Observations on the First Clinton-Trump DebateLetters to the Editor | September 28, 2016, Wednesday // 15:19| views
Democrat Hillary Clinton (R) and Republican Donald Trump (L) shake hands at the end of the first Presidential Debate at Hofstra University in Hempstead, New York, US, September 26, 2016. EPA/BGNES.
Novinite is publishing a comment by our reader Mr David Hampson on the debate between US presidential candidates Hillary Clinton and Donald Trump.
David Hampson has worked in the US Government, Academia and the Private Sector. Working in the private sector and for the U.S. Government, David has undertaken projects in South America, Africa and Europe. For the last seventeen years he has concentrated his focus on South Eastern Europe from a base in Bulgaria. His focus has concentrated of assisting Direct Foreign Investment to the region and working on a number of large investment projects including the privatization of the Bulgarian National Telecom where he served as the Senior Advisor on the ground, to three Chief Executive Officers.
Trump started reasonably well, if from my opinion misguided, with his “Make America Great Again” and accusing everyone from the Chinese to the Mexicans from benefiting from America’s transfer of jobs overseas largely without statistical evidence and playing to his core voter base. However, from there he went downhill.
Clinton’s evidently prepared positions for most of the rest of the debate controlled and managed the exchange in many cases through offering a clear set of specific policies which were clearly missing from the Trump repertoire. In fact, he made numerous responses to questions that led him deeper and deeper into misleading statements, many of which were later shown to demonstrate either his lack of knowledge, or of openly misleading statements (these included his position on the second Iraq war prior to the invasion, his position of potential Russian cyber involvement in the election and his defense of his failure to release his income tax data). All his answers, later “fact checked”, were found to be inaccurate.
Later, when it was revealed that he had in many years paid little of or no income taxes for his companies, he stated he considered that good business.
The issue surrounding his multiyear claim that President Obama was not born in the US and which he only recently acknowledged, was a glaring example of his being drawn into an area, which clearly demonstrated a strange side of his character. Here was a man running for President of the US boasting he forced the President to disclose his “birth certificate” (which showed Trump to be completely wrong), but then attempted to claim that Hillary Clinton herself was the source of this campaign. Again, as many of his previous comments a “fact check” of his claim was found to be without merit, in other words a mistruth or in simple language – a lie.
By this time in the debate, he was swimming but only occasionally coming up for breath. His positions on women’s rights, his disparagement of women, his simplistic example of how to deal with minorities harassed and forced into the margins of society by lack of opportunity and a misplaced justice system, all began to reflect his nonexistent thinking of solutions or policy changes needed to address these serious items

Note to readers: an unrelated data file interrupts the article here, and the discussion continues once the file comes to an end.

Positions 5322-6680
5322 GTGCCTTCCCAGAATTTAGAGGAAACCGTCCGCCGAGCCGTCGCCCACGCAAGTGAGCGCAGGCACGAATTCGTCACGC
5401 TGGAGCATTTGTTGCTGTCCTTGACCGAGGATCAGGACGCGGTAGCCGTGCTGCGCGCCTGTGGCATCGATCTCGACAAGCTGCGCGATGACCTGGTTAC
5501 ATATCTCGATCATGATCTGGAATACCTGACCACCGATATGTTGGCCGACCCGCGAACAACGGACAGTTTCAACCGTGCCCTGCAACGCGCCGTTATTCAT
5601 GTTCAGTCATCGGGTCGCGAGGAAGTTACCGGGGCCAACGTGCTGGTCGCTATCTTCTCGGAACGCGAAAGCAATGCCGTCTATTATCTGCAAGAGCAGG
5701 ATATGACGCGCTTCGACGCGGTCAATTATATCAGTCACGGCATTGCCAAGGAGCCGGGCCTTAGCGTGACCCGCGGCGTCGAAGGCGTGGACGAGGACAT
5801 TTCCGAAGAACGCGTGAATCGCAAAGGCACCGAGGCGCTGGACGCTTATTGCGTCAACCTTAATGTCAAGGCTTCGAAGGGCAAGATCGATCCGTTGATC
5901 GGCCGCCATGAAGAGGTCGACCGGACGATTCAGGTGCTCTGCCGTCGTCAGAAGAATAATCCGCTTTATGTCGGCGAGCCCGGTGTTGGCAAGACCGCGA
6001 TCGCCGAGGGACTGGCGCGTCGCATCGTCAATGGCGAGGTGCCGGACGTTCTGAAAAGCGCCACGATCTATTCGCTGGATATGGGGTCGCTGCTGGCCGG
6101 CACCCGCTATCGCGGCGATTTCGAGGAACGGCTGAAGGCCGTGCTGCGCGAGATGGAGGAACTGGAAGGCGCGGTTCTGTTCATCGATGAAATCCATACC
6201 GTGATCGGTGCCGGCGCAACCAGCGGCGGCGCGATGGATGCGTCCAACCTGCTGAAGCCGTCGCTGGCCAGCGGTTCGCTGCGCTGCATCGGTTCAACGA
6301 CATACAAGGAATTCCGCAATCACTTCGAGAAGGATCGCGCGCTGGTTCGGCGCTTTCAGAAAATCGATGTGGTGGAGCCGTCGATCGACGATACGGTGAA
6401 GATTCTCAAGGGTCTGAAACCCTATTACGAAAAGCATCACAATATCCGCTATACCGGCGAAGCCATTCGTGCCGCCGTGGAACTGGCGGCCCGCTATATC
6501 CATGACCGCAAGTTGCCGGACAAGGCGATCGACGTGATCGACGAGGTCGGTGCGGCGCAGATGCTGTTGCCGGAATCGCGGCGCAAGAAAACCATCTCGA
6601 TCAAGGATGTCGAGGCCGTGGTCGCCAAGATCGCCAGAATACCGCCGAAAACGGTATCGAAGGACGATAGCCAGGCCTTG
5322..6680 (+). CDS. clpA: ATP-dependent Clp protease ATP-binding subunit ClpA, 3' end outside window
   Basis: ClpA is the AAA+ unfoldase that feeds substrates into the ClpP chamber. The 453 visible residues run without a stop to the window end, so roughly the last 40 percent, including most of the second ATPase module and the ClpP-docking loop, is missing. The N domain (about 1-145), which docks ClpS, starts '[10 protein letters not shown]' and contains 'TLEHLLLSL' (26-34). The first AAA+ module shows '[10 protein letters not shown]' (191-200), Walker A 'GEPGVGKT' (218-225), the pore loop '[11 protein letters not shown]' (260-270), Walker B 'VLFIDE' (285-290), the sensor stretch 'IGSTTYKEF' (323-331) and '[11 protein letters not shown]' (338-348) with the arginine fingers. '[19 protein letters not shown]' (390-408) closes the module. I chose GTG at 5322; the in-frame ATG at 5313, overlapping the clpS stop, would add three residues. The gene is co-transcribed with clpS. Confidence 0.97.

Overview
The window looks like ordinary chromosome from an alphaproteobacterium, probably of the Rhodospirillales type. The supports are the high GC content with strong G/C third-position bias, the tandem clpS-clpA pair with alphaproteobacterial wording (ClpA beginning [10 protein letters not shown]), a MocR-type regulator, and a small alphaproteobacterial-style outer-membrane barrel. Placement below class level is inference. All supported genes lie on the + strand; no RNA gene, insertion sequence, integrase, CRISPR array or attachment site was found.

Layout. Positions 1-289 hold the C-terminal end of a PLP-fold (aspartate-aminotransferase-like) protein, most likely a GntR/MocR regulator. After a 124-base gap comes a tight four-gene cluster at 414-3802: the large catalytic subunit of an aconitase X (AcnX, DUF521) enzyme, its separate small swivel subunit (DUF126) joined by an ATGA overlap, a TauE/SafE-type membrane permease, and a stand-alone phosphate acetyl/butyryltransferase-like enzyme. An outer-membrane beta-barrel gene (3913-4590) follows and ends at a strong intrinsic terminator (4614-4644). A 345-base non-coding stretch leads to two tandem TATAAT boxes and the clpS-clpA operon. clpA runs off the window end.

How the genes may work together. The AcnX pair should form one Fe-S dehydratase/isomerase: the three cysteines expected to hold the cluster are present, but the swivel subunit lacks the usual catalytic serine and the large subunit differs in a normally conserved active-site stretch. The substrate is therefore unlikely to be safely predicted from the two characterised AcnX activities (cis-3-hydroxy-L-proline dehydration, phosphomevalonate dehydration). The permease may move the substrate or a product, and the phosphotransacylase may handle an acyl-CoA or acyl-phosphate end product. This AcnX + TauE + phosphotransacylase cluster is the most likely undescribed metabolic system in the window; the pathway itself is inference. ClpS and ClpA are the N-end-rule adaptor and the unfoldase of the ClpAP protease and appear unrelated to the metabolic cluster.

Trump prides himself on speaking “off the cuff” or with a degree of spontaneity. This was a man exposed through his lack of preparation and indeed a sadly lacking knowledge base of serious items, which a President must take counsel on and address.
It was not surprising therefore, that immediate post debate polls showed Clinton judged as “winning” the debate by a margin of 62 % - 27 %. Other surveys showed a similar view of undecided voters noting an 18 – 2 margin post the review of how they reacted in favor of Clinton.
Trump will live to fight another day. Two more debates will give him a chance to redress his first debate debacle. Other candidates including President Obama came back from a first poor showing four years ago and Ronald Reagan before him. So, it is not impossible. But both men had a message and policy ideals, but there is little if any sense that Trump has this intellectual and policy base to draw upon. The potential is that Trump will continue his current style of operating. He should keep his voter base but probably not grow support much further. College educated women, independent voters, minorities and those concerned about his gross lack of knowledge about the process of government, including many senior Republicans, will almost certainly not be convinced by his style or rhetoric.
We should be prepared for increased vitriol as the election process moves forward. However, the final statement will be one well known to Trump from his “reality show” climb to fame. However, this time he will be the recipient of his famous phrase “YOU’RE FIRED”.
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